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PartSelect Number PS249247
This partially open-style bake element comes with push-on terminals and is located on the bottom of the oven.
This part works with the following brands: GE, Hotpoint & Kenmore.
This part fixes the following symptoms:
I followed the way all the others on this website did the repair. It was so easy. I turned the power off to the oven, then disconnected it from the back oven wall, pulled it out a bit, disconnected the wires, and put it back in. Then we put the power back on and stood back and turned on the stove and IT WORKED!!! Yeah, and for so little money... I tell you I shopped other websites and this one was priced GREAT, and just reading the stories how others had done this repair gave me the confidence to do it too. Now, I think I have a burner that I will replace and who knows what else I can find to do.THANKS SO MUCH!!!
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Flipped off the circuit breaker first. Unscrewed the two screws holding the element in place. Pulled out about 4-5 inches. Tried several times to pull apart the connections, finally got 'em - don't give up (I must have weak fingers). Then plugged in the new element, shoved the wires back in, screwed it back in place, flipped circuit breaker back on, turned the oven on.... made brownies (o:
It was surprisingly simple. All I had to do was shut the breaker off to the stove(safety first). Next open the oven door and use a flashlight just to help you see,and unscrew the two screws holding the element in place on the back stove wall. Next slide the stove away from the was to give yourself enough room to access the back of it(you may need to unplug it to get it out far enough. My model had a cover over the back that took six easy to remove screws. Once the back cover was off I could easily see where the element was plugged into, so i removed the wires from the end of the element(just female terminals slipped over the end) i then went back to the front of the stove and pulled to element out. To install the new one...just guide the two ends throgh the back of the stove...install the two screws to hold it in place...go to back of stove..plug in wires(they were diff sizes so you couldnt mess it up) and put the cover back on..plug in oven..slide it back..and try it out...its that simple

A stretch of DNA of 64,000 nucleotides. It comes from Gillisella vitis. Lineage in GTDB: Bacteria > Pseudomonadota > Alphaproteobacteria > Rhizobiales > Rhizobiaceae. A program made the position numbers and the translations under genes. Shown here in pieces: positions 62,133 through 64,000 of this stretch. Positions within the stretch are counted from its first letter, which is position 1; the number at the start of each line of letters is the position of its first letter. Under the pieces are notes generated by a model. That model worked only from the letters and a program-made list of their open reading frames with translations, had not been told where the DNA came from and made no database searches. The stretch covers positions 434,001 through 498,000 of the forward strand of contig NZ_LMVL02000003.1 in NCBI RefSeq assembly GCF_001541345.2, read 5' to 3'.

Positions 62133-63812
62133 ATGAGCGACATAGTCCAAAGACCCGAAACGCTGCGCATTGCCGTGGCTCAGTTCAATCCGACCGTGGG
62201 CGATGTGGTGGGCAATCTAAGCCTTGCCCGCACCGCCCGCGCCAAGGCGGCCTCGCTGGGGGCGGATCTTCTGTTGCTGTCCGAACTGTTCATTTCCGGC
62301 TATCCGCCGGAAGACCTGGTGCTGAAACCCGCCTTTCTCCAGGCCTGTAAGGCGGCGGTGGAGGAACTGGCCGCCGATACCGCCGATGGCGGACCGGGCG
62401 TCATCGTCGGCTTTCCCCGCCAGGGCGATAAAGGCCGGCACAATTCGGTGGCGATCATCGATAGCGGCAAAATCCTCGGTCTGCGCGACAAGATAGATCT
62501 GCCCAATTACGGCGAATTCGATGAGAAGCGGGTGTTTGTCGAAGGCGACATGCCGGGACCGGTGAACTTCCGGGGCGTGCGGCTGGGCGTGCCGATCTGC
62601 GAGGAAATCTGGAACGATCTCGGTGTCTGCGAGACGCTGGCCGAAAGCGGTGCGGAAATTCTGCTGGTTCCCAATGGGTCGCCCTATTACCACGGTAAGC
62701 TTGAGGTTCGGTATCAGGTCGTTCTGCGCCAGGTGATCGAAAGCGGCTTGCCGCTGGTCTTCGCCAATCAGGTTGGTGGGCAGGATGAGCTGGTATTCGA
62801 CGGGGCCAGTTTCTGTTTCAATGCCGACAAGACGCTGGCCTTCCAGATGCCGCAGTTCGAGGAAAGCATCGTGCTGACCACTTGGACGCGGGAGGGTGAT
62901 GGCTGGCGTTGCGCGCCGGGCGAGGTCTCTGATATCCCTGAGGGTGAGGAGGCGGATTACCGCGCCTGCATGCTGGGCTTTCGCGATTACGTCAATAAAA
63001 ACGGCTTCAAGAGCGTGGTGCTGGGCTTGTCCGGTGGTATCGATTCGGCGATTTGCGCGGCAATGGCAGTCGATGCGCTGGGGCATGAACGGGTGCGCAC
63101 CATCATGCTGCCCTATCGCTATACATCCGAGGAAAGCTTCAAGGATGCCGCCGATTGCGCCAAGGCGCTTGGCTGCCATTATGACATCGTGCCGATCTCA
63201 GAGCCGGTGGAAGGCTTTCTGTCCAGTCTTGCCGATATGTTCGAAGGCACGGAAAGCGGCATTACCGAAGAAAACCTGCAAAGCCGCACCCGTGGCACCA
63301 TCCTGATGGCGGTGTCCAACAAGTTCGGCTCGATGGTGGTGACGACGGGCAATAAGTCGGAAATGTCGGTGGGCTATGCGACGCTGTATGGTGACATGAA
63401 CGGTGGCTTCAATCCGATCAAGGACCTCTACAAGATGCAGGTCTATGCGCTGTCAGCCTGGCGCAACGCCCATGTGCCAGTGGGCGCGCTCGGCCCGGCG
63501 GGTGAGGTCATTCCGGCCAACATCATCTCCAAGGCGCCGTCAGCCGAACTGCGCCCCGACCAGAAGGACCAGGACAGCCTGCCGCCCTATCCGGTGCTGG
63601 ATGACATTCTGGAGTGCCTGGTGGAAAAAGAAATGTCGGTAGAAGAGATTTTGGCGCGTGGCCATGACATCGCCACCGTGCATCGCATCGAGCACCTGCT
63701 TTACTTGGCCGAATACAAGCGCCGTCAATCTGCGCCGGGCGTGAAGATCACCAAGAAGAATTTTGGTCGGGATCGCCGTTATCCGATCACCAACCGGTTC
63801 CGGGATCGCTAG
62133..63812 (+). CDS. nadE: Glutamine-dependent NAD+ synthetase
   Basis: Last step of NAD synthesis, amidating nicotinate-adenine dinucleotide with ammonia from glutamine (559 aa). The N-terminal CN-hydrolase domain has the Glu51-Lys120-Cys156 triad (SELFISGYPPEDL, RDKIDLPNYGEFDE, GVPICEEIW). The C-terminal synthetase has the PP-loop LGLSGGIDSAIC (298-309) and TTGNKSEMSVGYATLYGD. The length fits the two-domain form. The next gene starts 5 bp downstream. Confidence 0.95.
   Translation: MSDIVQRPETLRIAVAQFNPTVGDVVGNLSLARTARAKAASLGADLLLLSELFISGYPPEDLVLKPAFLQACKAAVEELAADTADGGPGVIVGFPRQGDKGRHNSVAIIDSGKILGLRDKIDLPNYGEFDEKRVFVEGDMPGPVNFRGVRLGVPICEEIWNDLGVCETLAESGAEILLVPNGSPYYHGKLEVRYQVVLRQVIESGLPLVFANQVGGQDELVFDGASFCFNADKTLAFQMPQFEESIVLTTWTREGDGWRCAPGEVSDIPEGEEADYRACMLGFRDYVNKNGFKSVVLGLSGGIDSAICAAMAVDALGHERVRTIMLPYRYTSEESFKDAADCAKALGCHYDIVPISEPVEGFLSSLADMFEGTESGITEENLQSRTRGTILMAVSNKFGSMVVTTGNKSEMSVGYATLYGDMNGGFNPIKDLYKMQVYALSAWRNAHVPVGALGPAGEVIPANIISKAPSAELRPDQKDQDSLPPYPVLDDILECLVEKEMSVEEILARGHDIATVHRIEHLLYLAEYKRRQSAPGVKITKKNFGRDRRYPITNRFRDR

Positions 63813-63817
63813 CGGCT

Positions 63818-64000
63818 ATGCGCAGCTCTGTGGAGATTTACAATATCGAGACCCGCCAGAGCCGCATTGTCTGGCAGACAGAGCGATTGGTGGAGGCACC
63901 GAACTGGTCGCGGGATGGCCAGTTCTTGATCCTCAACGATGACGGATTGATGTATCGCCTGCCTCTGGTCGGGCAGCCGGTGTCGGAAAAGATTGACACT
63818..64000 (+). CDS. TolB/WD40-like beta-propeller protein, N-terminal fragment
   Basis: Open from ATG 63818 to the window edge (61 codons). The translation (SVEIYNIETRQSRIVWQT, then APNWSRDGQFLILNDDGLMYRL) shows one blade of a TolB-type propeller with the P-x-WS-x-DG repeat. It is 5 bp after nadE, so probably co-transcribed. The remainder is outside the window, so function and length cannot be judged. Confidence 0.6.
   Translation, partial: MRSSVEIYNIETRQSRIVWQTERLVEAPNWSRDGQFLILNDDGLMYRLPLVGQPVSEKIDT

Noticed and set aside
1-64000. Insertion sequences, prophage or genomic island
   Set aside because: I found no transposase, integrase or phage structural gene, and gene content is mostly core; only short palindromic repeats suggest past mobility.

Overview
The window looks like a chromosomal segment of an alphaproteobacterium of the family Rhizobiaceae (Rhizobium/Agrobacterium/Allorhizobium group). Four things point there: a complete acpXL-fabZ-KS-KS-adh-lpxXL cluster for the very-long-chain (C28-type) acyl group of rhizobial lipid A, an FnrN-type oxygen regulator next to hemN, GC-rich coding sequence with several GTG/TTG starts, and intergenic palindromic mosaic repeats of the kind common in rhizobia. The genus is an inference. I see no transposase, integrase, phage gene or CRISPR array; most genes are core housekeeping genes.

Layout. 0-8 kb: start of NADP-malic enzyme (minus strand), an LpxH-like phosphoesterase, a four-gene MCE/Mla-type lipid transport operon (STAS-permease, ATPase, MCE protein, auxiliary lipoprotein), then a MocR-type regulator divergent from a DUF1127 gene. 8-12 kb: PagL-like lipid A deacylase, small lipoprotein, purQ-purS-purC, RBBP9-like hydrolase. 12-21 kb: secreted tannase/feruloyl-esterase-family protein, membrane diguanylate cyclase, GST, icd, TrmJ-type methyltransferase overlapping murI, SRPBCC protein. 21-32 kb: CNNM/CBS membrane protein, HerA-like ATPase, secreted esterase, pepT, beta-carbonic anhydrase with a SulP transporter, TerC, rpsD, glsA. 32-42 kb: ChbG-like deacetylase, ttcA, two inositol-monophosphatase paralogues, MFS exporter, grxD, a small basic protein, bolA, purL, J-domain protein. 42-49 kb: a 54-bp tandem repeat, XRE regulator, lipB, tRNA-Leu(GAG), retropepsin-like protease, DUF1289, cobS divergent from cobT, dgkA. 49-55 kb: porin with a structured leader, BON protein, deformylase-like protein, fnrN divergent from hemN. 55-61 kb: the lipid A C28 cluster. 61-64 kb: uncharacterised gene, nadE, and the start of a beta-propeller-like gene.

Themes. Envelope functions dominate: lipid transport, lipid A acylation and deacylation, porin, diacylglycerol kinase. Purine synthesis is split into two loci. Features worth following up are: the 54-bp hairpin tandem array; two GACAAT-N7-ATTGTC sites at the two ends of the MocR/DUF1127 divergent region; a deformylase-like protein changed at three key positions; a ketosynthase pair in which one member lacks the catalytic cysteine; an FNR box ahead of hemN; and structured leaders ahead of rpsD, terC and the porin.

Before ordering, I took the element out to make sure I could do it. A flashlight was helpful. I flipped off the circuit breakers to the stove, removed the racks and lifted off the oven door. Not having a nutdriver or socket set, I used a 6' crescent wrench to remove the two screws which hold the element to the back of the oven. I carefully pulled the element out until the spade connectors to the wires were exposed. I wiggled the connectors apart. I had pliers handy, but didn't need them. I connected the new element to the wires and gently pushed the two connected prongs through their holes, trying not to disturb the insulation. I put a little WD-40 on the screws so they would go in easier. After tightening the screws with the crescent wrench, I replaced the racks and door. I flipped the circuit breaker back on and reset the clock. It works as good or better than new.
First I removed the two screws that hold the element in place, I then pulled the element out about three inches, and it shorted out on the main panel of the back of the range. I then went to the breaker box and flipped the switch so I could tell my wife "Yes, I had turned the power off."Disconnecting the two wires and reconnecting them was a simple operation after I cleaned my pants from the electrical short.Re attaching the two-screw panes to hold the element in place finished the project.
.First I removed the two screws that hold the element in place. I then pulled the element out about 3 inches and disconnected the two wires and reversed the procedure with the new element very simple.